Jan 30 (Reuters) - Controversial Phoenix area sheriff Joe Arpaio told supporters Friday he would run for a seventh term at the helm of law enforcement efforts in Maricopa County, Arizona.
The 82-year-old Republican, who bills himself "America's toughest sheriff," sent an email to supporters announcing that he would run again in 2016, seeking donations in a race he said would pit him against "celebrity lefties" who are trying to defeat him.
"Going up against Barack Obama's political machine, Hollywood leftists and their millions as well as a hostile local and national media is extremely expensive, which is why I need your financial support," Arpaio said in the email.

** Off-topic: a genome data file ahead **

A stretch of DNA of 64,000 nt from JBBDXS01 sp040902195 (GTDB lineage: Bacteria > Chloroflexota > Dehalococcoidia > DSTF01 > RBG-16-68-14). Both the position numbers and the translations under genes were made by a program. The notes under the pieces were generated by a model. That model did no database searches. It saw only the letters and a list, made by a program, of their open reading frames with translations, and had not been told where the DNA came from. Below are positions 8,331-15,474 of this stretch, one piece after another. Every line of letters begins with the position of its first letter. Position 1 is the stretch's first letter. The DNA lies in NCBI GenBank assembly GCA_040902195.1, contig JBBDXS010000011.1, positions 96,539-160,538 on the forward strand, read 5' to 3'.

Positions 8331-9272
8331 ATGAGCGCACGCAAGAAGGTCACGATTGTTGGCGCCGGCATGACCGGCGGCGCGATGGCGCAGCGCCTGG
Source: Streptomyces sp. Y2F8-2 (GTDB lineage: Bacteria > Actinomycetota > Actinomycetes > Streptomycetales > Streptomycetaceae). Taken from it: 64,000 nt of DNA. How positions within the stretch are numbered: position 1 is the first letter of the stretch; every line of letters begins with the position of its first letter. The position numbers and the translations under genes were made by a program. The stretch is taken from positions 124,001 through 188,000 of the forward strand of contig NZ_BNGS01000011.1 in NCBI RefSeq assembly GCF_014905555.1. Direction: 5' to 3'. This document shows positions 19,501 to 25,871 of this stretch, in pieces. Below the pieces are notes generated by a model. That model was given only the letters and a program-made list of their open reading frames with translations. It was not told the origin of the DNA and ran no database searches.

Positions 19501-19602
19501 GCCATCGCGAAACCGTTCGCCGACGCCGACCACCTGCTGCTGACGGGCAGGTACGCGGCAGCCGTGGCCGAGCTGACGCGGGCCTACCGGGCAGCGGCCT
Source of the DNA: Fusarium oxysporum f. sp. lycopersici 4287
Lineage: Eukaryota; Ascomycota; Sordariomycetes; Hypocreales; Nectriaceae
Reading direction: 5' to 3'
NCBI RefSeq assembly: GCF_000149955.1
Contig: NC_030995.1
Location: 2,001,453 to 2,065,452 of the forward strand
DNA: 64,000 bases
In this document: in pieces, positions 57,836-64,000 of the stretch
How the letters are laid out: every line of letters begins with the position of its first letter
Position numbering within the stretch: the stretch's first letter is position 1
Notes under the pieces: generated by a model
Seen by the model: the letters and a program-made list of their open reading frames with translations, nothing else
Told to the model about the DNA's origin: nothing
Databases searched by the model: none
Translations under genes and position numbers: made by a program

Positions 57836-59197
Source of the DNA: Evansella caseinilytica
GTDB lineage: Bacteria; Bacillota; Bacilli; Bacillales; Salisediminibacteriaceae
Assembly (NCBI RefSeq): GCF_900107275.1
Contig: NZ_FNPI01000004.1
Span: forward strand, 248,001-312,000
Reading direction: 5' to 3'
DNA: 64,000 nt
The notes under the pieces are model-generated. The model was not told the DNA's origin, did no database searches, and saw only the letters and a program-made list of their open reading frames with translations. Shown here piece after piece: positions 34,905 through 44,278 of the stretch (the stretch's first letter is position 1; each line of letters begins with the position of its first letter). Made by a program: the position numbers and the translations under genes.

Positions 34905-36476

Arpaio, who was first elected in 1992, is known for his tough stance on immigration, as well as conditions that opponents have said are too harsh in the county's jails.
The sheriff was one of a number of Obama critics who said they did not believe the Democratic president had been born in the United States.
He said in 2012 that a "volunteer posse" had investigated Obama's birth certificate and determined it to be fraudulent. The so-called "birther" movement had been widely discredited by that time.
(Reporting by Sharon Bernstein; Editing by Mohammad Zargham)